Court of Appeal Reiterates the Test for Undue Influence
In the recent decision in Seguin v Pearson, 2018 ONCA 355, the Ontario Court of Appeal reiterated the different tests for undue influence that apply in the inter vivos and the testamentary context.
The Issue on Appeal
In Seguin, the Deceased made a Last Will and Testament that made specific bequests to his daughters and left the residue of his Estate to his common law spouse. Prior to his death, the Deceased also transferred his house into joint tenancy with his spouse.
The Appellant, one of the Deceased’s daughters, appealed from a lower court decision dismissing her action challenging the validity of the Deceased’s Will and the inter vivos transfer of the home into joint tenancy.
On appeal, the Appellant’s principal argument was that the relationship between the Deceased and his spouse gave rise to a presumption of undue influence, and that the spouse had failed to rebut the presumption.
The Tests for Testamentary Versus Inter Vivos Undue Influence
After canvassing the evidence that had been tendered at trial by the plaintiff and the defendant, the trial judge looked to the Supreme Court of Canada’s decision in Goodman Estate v Geffen and the Privy Council’s decision in Craig v Lamoureux for the factors to be considered when assessing an allegation of undue influence. In Goodman, the Supreme Court discussed what must be established in order to trigger a presumption of undue influence.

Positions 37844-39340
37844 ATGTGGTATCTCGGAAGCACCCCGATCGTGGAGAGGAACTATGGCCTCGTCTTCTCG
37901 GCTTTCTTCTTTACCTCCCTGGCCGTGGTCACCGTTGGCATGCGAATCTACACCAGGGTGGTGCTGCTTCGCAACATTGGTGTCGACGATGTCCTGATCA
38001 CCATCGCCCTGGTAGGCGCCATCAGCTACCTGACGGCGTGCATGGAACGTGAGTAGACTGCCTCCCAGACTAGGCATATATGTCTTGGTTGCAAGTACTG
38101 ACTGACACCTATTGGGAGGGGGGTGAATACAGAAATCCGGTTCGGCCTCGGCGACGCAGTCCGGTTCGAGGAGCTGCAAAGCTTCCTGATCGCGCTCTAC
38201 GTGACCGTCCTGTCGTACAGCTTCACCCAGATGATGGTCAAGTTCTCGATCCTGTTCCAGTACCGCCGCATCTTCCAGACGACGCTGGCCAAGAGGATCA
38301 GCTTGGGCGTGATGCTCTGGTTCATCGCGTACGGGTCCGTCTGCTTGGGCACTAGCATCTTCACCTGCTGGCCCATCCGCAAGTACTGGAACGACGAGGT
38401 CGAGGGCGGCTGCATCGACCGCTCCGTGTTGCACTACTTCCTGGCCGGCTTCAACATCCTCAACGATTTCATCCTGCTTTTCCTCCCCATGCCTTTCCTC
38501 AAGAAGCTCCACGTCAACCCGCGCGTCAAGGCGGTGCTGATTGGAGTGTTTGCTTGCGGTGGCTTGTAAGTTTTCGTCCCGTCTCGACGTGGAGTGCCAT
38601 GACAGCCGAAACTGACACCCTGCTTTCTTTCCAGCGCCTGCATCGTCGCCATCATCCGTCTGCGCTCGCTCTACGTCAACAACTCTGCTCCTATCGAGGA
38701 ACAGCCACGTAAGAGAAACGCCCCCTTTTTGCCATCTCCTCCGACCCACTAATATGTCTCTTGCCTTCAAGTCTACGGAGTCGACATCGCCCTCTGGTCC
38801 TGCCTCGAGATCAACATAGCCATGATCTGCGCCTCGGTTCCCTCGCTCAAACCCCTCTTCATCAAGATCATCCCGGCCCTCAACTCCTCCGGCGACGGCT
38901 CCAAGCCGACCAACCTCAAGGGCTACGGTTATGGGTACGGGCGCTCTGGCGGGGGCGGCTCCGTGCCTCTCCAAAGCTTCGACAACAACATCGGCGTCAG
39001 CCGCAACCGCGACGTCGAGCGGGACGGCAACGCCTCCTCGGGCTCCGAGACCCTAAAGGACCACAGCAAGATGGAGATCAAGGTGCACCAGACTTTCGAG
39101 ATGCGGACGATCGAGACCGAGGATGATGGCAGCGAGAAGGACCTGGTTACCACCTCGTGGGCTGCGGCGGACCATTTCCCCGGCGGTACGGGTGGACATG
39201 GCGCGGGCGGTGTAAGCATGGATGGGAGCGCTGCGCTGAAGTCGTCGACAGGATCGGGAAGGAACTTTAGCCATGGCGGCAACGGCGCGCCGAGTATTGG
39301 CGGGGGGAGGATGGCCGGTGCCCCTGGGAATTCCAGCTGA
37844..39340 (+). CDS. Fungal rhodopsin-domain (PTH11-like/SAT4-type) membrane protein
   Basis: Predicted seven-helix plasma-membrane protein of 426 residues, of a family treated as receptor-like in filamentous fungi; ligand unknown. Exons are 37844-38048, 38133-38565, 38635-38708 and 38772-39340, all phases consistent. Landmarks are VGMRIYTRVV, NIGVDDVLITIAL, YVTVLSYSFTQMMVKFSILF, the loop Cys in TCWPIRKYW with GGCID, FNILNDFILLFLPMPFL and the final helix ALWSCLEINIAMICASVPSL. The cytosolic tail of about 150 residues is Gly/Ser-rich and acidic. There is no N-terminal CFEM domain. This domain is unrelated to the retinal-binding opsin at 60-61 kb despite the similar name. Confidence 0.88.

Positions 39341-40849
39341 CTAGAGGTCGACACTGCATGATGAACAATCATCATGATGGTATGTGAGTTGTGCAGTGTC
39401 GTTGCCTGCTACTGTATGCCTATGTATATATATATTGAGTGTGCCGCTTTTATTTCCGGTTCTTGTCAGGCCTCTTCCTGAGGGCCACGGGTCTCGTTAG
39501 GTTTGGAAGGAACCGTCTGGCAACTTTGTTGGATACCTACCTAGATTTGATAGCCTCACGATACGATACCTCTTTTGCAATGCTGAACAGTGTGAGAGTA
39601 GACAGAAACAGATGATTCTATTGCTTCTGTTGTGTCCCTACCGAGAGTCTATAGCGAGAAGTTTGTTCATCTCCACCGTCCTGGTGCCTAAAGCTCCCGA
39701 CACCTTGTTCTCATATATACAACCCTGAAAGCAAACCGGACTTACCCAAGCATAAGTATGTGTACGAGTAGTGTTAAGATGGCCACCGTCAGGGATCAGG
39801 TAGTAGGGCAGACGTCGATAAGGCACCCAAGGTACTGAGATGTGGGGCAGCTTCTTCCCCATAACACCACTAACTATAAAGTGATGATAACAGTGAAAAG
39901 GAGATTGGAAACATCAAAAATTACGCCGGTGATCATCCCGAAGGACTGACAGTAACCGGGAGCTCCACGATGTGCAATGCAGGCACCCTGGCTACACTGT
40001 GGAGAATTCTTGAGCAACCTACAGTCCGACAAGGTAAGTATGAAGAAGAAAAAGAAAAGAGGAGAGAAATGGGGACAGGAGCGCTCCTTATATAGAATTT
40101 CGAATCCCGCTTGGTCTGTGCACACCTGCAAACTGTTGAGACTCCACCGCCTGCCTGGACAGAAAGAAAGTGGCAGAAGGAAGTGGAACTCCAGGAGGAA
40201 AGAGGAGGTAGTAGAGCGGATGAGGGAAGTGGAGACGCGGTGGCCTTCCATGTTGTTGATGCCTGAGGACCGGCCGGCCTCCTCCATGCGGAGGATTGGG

However, on appeal, the Court of Appeal held that the Appellant had mischaracterized the test for undue influence in the testamentary context. Further, the Court of Appeal concluded that the trial judge had erred in articulating the test that is applicable to testamentary gifts.
At paragraphs 10 and 11 of its judgment, the Court of Appeal stated as follows:
“…The rebuttable presumption of undue influence arises only in the context of inter vivos transactions that take place during the grantor’s lifetime. It arises from particular relationships when the validity of inter vivos dispositions or transactions is in issue; once the presumption is established, the onus shifts to the transferee to rebut the presumption: Banton v. Banton (1998), 164 D.L.R. (4th) 176 (Ont. Gen. Div.) , at p. 209. … In the case of wills, it is testamentary undue influence, amounting to outright and overpowering coercion of the testator, which must be considered. The party attacking the will bears the onus of proving undue influence on a balance of probabilities: Vout v. Hay,  2 S.C.R. 876 (S.C.C.) , at p. 887; see also Neuberger Estate v. York, 2016 ONCA 191, 129 O.R. (3d) 721 (Ont. C.A.), at paras. 77-78.”
Although the trial judge had erred in stating the applicable test in relation to the challenge to the validity of the Deceased’s Will, the Court of Appeal held that this did not affect the reasonableness of his conclusion that the Deceased’s spouse had not unduly influenced the Deceased.
Given that the trial judge imposed the more onerous inter vivos standard of requiring the Deceased’s spouse to rebut a presumption of undue influence, the Court of Appeal concluded that the trial judge’s finding “would necessarily be the same had the trial judge applied the correct standard applicable to testamentary dispositions.”
After addressing the Appellant’s additional submissions, including her request for leave to appeal the trial judge’s determination on the issue of costs, the appeal was dismissed.
Thank you for reading,
Umair Abdul Qadir